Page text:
TRIBE COSYMBIINI
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There appear to be no really satisfactory adult characters on which to define this tribe but the two major groupings within it, the genus Chrysocraspeda Swinhoe and the Cyclophora HŁbner group of genera, share the remarkable characteristic of a pupal girdle, otherwise known in the butterflies and the Hedyloidea (Common, 1986; Holloway, Bradley & Carter, 1987; Bigger, 1988; Scoble, 1986, 1992). There is also an observation of this in the larentiine genus Sauris Guenťe, but this needs confirmation. In the butterflies it is thoracic, in the Hedyloidea it traverses the first abdominal segment, and in the Cosymbiini it traverses the third. In the Timandrini and Rhodometrini, the putative sister-groups (See Sterrhinae), the pupa is suspended in a web or in a loose cocoon. The pupa itself is anteriorly truncate, square-shouldered, with a cluster of eight equal hooklets terminally on the cremaster. (see Nakamura (1994); Patocka (1994a), and accounts of individual genera and species following).

In the male abdomen, sternite 2 can be marginally thickened (Chrysocraspeda) but it is never setose. When the hind-legs are modified with scale tufts in the Cyclophora complex, these tend to be associated with coremata more distally on the abdomen, usually the fourth sternite.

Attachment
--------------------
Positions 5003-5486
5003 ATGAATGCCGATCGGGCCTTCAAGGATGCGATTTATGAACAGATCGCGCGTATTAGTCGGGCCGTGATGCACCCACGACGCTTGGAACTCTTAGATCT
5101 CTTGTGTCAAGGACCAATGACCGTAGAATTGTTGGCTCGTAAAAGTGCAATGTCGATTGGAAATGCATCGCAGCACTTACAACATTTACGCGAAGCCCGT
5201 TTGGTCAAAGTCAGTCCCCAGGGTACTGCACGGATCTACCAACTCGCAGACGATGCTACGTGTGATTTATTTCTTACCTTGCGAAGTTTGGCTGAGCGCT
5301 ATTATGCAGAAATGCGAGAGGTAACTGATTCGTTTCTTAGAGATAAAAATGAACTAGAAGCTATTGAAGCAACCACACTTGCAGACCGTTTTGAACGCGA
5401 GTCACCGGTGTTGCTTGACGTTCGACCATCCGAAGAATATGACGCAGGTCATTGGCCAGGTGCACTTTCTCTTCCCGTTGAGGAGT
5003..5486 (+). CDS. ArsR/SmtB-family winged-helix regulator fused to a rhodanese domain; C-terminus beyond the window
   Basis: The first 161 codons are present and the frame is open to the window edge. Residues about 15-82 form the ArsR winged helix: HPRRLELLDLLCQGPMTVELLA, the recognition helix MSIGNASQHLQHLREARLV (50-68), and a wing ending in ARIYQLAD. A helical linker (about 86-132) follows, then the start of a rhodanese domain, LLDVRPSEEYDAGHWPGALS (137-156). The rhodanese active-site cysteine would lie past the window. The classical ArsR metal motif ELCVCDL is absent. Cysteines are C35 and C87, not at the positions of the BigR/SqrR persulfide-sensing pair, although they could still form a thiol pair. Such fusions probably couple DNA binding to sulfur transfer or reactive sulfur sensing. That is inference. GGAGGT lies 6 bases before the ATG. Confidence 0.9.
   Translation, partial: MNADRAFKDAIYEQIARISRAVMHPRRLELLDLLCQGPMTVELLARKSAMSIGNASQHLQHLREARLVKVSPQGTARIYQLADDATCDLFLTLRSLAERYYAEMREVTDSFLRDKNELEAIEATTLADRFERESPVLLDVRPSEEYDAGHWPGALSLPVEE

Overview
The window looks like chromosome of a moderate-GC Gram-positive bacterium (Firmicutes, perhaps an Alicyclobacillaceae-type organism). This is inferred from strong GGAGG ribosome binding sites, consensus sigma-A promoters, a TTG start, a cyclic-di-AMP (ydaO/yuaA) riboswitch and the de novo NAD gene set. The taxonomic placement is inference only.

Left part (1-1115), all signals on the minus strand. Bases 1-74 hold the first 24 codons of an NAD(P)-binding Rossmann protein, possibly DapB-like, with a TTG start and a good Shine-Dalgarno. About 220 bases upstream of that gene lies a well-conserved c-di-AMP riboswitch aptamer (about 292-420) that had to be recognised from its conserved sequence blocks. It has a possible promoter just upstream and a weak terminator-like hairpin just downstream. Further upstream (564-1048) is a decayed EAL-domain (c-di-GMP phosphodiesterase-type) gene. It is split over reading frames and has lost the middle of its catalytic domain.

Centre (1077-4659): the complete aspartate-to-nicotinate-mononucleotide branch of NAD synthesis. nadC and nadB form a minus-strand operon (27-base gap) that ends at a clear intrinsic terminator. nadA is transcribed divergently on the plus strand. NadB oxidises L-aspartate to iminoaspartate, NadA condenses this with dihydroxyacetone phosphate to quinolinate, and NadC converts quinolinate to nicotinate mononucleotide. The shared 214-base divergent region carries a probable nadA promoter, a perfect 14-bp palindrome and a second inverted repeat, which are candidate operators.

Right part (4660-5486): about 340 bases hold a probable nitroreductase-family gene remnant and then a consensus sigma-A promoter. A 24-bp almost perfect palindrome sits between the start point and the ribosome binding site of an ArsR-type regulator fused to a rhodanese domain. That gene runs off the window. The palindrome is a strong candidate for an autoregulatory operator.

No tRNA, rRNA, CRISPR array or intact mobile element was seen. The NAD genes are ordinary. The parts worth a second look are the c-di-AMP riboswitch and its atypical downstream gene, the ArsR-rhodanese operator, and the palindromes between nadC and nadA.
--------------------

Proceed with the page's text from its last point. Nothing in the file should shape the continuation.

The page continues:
The female genitalia show definitive features for various genera, but no tribal characteristic has been located. The bursa copulatrix tends to be rugose throughout, but this rugosity is sometimes strengthened into paired signa (Chrysocraspeda) or a longitudinal ridge (Cyclophora), or becomes more distinctly spined (Cyclophora subgenus Streptopteron).

The tribe is found throughout the world except for more remote islands, including New Zealand, and at very high latitudes.

Its nomenclature presents some problems as discussed by Holloway (1993 [4]). Cyclophoridae and Cyclophoroidea are used extensively and frequently as higher categories by prosobranch malacologists (Dr P.B. Mordan, pers. comm.), therefore it would be in the interests of stability to yield to them should there be any dispute about priority. The most frequently used alternative is Cosymbiini, though Zonosomini has claims to priority (Holloway, 1993[4]). Both Cosymbia HŁbner and Zonosoma Lederer are junior synonyms of Cyclophora.

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